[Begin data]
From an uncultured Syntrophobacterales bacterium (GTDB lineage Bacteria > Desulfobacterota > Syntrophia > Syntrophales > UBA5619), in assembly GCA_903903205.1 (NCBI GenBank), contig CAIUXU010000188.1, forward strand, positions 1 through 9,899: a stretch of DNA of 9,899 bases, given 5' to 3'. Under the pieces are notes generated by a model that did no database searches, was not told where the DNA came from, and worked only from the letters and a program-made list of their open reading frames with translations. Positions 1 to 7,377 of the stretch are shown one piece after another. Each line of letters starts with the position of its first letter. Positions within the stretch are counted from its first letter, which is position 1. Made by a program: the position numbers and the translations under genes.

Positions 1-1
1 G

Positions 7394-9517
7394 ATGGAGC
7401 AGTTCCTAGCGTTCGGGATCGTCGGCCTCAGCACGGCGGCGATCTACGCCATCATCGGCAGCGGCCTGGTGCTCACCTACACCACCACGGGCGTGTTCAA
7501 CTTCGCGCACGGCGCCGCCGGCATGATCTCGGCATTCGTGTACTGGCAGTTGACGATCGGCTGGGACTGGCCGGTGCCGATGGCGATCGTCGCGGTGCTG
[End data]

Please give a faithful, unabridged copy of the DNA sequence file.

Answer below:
From an uncultured Syntrophobacterales bacterium (GTDB lineage Bacteria > Desulfobacterota > Syntrophia > Syntrophales > UBA5619), in assembly GCA_903903205.1 (NCBI GenBank), contig CAIUXU010000188.1, forward strand, positions 1 through 9,899: a stretch of DNA of 9,899 bases, given 5' to 3'. Under the pieces are notes generated by a model that did no database searches, was not told where the DNA came from, and worked only from the letters and a program-made list of their open reading frames with translations. Positions 1 to 7,377 of the stretch are shown one piece after another. Each line of letters starts with the position of its first letter. Positions within the stretch are counted from its first letter, which is position 1. Made by a program: the position numbers and the translations under genes.

Positions 1-1
1 G

Positions 7394-9517
7394 ATGGAGC
7401 AGTTCCTAGCGTTCGGGATCGTCGGCCTCAGCACGGCGGCGATCTACGCCATCATCGGCAGCGGCCTGGTGCTCACCTACACCACCACGGGCGTGTTCAA
7501 CTTCGCGCACGGCGCCGCCGGCATGATCTCGGCATTCGTGTACTGGCAGTTGACGATCGGCTGGGACTGGCCGGTGCCGATGGCGATCGTCGCGGTGCTG